I spent just one day in Albania.
Back in October 1990, it was an innovative day trip to offer holiday makers. But a visit to a communist country was an exciting prospect to someone brought up on Cold War thrillers and stories of my civil servant brother having to formally declare such travel.
So I got up in the dark for the early boat crossing from Corfu Town and felt myself the intrepid traveller to have Albania’s stamp added to my passport. I was intrigued by the prospect of seeing the world’s first officially atheist nation finally opening its borders to the outside world.
Clearly, the Albanian Tourist Board was keen to put on a good show. We were whisked by coach from an unspoiled Roman amphitheatre to mile upon mile of industrial fish farm, pride oozing from every syllable of our guide’s commentary. We struggled through a multi course wedding feast in a local town hall with incomprehensible speeches and traditional dancing.
Little did I realise what a turning point 1990 would be. That December, student riots led to the fall of communism and by 1992, a Democratic government was elected. Those same years were a turning point for me too as I moved and got married. My trip faded to a curious but unique memoir.
When I got the chance to review The Migrant by Paul Alkazraji, I remembered that visit, fascinated to learn about how the country has developed since.
The novel takes us specifically to the period of the Greek financial crisis, one of Albania’s immediate neighbours. This fiction, set in a very real time, gives a human face to the issue of economic migration. It’s easy to watch news reports or read bare facts without being moved or understanding the individual cost of political decisions; it can all seem very far away and irrelevant – this book changed that for me. It gave me an insight into how criminal gangs so easily take advantage of vulnerable migrants.
The book follows the search for a young man who has left his family to cross the border to find better prospects in Athens. Alban’s story personalises the promise and danger of illegal immigration, the temptations that can suck a young man into gang culture, but it also gives hope for escape and new life. However, there is a cost.
This is a tale of bravery and sacrifice, of the lengths love will go to for someone else, particularly Christian love. It is a costly love for the rescuers and those back home.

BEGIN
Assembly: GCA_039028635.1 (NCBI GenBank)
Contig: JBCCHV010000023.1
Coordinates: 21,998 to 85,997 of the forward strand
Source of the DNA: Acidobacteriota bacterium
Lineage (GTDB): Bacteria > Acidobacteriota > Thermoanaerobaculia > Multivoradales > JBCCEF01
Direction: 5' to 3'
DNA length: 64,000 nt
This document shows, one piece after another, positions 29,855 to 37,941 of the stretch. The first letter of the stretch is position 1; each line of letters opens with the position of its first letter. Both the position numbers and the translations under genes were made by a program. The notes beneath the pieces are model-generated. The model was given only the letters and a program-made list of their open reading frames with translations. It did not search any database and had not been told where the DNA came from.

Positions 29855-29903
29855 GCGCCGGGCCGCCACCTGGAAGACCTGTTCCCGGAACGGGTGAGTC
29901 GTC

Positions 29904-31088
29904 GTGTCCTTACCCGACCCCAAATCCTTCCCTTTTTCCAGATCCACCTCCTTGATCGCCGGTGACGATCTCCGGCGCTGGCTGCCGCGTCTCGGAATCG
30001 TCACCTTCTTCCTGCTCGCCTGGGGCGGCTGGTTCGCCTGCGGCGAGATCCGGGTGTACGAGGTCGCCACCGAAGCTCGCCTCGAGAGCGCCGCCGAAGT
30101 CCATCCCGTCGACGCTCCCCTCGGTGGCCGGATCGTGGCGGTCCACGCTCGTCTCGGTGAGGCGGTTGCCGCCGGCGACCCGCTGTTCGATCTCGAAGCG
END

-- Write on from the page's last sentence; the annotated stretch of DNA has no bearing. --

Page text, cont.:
There is a welcome ambiguity to the characters in The Migrant, both Albanian and Greek. Heroes and villains question their actions. Alongside the physical journey, several figures travel a moral and spiritual path with choices to be made about which branches to take. Redemption and restored relationships lie ahead with the right choices.
I couldn’t put the book down during the tense action scenes: Alban’s precarious journey over the mountains; jeopardy in the hotel room; the group’s perilous escape. And at least one storyline is left open to further development so I’m hoping there will be a follow up novel.
I would sound one note of caution. I made the mistake of not realising this was a sequel so was slow to feel invested in the main characters and confused initially by a couple of key names. Motivation and story arc make much more sense if you read Paul’s previous novel, The Silencer, first. So do read both – they are excellent page turners – but just do it in the right order!
Paul Alkazraji is the author of ‘The Migrant’, a thriller set against the background of the European Migrant Crisis, and published by Instant Apostle on 15 February 2019. Paul worked as a freelance journalist in the UK from the mid-nineties. He was published in Christianity Magazine, The Christian Herald, The Church Times and The Baptist Times among other publications, and his travel articles were also published in The Independent.
Paul’s first book Love Changes Everything, a collection of seven testimonies, was published by Scripture Union in 2001, and his second, Heart of a Hooligan, a biography of ex-football hooligan Dave Jeal, was published by Highland Books in 2000. His third book Christ and the Kalashnikov, a biography of missionaries Ian and Caralee Loring, was published by Harper Collins in 2001. The Silencer, a thriller set in Albania, Greece and Turkey, was published by Highland Books in 2012.
Paul has lived and worked with the church in Albania for fifteen years. He likes listening to music, being by the Aegean Sea or Ohrid Lake, and skiing – when the snow comes!
(DISCLAIMER: I received a free copy of The Migrant in order to write this review)